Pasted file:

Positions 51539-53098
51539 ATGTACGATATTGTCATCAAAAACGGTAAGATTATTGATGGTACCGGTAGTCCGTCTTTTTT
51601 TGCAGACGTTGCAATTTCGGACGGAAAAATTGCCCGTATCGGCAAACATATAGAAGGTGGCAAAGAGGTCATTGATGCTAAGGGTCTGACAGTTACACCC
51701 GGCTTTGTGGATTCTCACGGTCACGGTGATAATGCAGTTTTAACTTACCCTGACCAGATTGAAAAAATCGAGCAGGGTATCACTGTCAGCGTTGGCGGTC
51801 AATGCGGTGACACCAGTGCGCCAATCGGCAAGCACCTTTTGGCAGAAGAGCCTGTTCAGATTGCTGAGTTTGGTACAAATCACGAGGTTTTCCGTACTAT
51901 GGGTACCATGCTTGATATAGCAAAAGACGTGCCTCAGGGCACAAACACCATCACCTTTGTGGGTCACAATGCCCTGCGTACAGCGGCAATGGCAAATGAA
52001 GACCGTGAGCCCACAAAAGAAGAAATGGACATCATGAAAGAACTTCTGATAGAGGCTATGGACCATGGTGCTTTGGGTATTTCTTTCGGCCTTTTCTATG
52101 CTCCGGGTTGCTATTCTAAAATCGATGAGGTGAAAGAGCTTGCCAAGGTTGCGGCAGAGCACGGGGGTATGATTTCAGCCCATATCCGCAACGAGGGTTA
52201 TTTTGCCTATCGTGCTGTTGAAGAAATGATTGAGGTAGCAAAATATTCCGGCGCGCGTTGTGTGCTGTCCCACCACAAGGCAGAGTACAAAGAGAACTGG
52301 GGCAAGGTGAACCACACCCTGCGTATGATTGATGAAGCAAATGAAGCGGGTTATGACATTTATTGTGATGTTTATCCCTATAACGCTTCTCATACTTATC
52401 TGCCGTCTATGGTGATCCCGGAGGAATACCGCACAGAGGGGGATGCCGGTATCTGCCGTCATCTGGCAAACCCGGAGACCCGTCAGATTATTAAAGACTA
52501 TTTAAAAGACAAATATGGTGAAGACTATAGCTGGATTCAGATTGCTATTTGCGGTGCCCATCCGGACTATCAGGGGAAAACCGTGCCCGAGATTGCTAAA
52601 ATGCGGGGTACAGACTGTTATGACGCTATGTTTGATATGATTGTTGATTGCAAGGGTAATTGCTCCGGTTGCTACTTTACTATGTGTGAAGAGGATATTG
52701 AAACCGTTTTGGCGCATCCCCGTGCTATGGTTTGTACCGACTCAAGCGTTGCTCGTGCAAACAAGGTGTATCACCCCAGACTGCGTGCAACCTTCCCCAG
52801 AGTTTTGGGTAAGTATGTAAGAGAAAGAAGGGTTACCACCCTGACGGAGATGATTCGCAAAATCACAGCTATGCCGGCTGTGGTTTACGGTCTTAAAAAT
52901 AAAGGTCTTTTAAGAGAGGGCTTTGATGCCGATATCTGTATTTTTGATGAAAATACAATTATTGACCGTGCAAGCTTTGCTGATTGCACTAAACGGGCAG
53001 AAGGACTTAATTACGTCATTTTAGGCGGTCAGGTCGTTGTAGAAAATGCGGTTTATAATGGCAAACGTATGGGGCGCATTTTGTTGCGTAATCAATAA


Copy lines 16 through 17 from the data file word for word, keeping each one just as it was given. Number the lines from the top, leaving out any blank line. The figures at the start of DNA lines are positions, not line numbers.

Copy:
52901 AAAGGTCTTTTAAGAGAGGGCTTTGATGCCGATATCTGTATTTTTGATGAAAATACAATTATTGACCGTGCAAGCTTTGCTGATTGCACTAAACGGGCAG
53001 AAGGACTTAATTACGTCATTTTAGGCGGTCAGGTCGTTGTAGAAAATGCGGTTTATAATGGCAAACGTATGGGGCGCATTTTGTTGCGTAATCAATAA